Questions emerge around Memphis police chief's stolen gun

Questions emerge around Memphis police chief's stolen gun
MikeGunner / Pixabay

When we first reported on the theft of Memphis Police Chief C.J. Davis’s backup service pistol from a car this past weekend, we noted that Davis had reportedly stored her firearm in a lockbox, but the lockbox itself was stolen out of the car along with a backpack. That led me to recommend a car safe with the option to secure it within the vehicle itself, which I still believe is good advice.


As it turns out, though, it’s also the official guideline of the Memphis PD, at least for officers on duty.

If the lockbox was not attached to the car, Davis could have been in violation of the department’s policy, according to The Commercial Appeal’s review of the MPD policy manual. That policy says the lockbox should be attached to the car.

There’s also a lack of clarity about who would investigate Davis if she was found to have violated department policy. She outranks everyone else in the police department and only reports to Memphis Mayor Jim Strickland.

In an interview Tuesday, Strickland said there would be no further scrutiny of the incident from his office.

“I’m not referring it to anyone. Chief Davis reports directly to me. She and I have spoken about this incident and we are moving forward. She has my full faith. And we are laser-focused on reducing crime and rebuilding the police department including improved pay for [police] officers,” Strickland said.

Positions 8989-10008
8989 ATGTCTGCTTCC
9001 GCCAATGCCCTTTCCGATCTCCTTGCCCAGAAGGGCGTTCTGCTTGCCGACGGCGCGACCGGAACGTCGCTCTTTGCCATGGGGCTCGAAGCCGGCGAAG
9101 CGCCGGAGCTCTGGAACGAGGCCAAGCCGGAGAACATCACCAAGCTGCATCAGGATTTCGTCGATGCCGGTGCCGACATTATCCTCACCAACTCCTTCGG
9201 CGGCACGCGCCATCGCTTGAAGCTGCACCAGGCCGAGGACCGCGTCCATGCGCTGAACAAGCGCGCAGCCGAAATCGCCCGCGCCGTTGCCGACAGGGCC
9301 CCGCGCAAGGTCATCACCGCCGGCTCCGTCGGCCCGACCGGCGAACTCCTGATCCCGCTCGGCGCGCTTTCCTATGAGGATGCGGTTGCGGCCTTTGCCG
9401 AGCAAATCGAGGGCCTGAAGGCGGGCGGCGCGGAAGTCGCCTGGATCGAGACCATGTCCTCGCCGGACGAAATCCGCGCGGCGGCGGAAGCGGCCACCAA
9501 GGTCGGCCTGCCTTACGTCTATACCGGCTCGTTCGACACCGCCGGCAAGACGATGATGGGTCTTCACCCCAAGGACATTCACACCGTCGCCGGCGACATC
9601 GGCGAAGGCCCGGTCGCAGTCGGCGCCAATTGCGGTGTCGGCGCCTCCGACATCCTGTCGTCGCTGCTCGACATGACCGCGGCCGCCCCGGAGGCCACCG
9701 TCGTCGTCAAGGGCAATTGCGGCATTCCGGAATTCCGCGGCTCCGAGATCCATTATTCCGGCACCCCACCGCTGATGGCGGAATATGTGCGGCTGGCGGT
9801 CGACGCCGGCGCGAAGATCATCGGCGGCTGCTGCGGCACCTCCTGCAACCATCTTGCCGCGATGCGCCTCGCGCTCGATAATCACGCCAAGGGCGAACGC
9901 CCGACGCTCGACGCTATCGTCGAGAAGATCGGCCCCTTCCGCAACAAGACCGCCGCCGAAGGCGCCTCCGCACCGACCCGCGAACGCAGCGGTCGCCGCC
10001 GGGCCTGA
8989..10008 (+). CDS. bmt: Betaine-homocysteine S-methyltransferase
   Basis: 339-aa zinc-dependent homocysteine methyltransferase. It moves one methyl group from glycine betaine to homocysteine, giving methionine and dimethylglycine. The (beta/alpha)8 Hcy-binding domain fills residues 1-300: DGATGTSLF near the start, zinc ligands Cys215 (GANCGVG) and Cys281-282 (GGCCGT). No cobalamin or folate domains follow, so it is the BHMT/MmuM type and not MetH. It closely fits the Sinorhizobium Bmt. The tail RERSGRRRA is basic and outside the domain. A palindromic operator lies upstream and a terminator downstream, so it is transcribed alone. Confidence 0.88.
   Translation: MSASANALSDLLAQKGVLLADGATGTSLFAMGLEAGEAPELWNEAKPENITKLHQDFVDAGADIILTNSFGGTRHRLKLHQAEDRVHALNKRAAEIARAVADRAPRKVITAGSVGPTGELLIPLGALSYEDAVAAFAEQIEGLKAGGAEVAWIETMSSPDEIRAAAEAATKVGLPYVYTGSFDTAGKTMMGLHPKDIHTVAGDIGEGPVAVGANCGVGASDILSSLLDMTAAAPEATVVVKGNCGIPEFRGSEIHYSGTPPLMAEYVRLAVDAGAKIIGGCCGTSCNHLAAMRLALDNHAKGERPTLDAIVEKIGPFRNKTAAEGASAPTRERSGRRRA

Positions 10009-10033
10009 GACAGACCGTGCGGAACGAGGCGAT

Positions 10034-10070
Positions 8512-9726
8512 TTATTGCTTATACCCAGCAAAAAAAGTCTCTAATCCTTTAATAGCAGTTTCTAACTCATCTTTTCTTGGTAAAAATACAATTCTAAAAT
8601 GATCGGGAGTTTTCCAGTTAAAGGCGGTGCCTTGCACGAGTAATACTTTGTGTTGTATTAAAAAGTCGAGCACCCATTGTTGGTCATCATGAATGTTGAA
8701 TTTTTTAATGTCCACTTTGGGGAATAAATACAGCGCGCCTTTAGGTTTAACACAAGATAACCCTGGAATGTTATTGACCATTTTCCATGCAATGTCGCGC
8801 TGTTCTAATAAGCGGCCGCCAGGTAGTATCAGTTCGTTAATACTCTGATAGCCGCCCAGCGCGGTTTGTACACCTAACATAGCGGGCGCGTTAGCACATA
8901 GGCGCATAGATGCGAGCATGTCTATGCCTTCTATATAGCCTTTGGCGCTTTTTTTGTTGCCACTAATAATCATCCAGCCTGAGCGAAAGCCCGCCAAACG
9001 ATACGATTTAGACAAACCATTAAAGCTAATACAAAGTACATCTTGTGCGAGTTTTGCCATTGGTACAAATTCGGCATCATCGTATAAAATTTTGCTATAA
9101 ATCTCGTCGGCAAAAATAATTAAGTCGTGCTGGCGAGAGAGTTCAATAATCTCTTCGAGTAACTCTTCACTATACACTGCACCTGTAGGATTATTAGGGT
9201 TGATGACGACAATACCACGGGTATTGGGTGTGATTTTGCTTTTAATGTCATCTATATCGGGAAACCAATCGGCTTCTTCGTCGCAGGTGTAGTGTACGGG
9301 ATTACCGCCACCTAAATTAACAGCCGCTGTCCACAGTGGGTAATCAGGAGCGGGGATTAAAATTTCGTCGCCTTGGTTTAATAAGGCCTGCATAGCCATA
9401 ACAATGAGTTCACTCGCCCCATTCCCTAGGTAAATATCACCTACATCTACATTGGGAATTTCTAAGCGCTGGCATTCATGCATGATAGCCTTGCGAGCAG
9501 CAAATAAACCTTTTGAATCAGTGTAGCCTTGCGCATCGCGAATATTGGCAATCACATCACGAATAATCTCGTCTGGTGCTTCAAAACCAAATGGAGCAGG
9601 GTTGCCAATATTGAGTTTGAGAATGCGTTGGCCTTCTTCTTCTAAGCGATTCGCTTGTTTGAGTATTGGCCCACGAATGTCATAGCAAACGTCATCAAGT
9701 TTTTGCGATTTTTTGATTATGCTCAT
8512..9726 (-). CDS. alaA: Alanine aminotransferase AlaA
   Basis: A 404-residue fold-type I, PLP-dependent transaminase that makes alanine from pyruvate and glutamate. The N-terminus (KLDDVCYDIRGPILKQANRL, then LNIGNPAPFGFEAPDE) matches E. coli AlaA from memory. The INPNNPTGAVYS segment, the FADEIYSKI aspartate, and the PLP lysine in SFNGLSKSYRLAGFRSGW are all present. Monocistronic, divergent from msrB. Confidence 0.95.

That’s awfully nice of the mayor, considering the chief does appear to have violated the department’s policy, which states:

Officer’s Responsibility for Safety of Firearms, Ammunition, and Handcuffs:

1. Officers are responsible for keeping both on duty and off duty firearms, ammunition, and all issued equipment under safe and protected conditions, especially preventing their use, theft, tampering, or damage by others. This responsibility extends when the firearm is carried on the person, or stored in any place. This responsibility extends to officers when in both on duty and off duty status. Officers should take all necessary steps to prevent the loss or theft of firearms.

2. Guidelines for safe and proper storage of firearms:

• Vehicles – Placing or locking a weapon in a glove compartment or trunk should not be considered safe in itself. However, a secured device such as a gun safe, which is fixed and attached to the vehicle, would be a safe measure.


Note, though, that these are “guidelines” for storing firearms, not requirements, so it’s unclear what discipline a rank-and-file officer would face if they did the same thing. Something tells me, though, that it wouldn’t result in a pat on the back and wave of the hand from the city’s mayor or the department’s Internal Affairs division.

Since this is the chief we’re talking about, however, the city’s going to quickly move on and the media will likely follow suit.. at least until or if the chief’s gun is recovered. If her sidearm is found at a crime scene or traced to a shooting the mayor may have a big enough public relations problem on his hands that he’ll have to revisit the issue, but short of that this story is going to quickly disappear from public view.

Leaving your gun unsecured in your vehicle isn’t a crime in Tennessee, and I don’t think it should be. Still, I do encourage folks to secure their gun if they have to leave it behind in their car, and a lockbox that can be picked up and carted off isn’t secured at all. Don’t make the same mistake the chief did. It’s easy enough to find an in-car safe that can be locked in place, and that will greatly improve the odds of you hanging on to your gun if a thief does decide your vehicle makes an attractive target.


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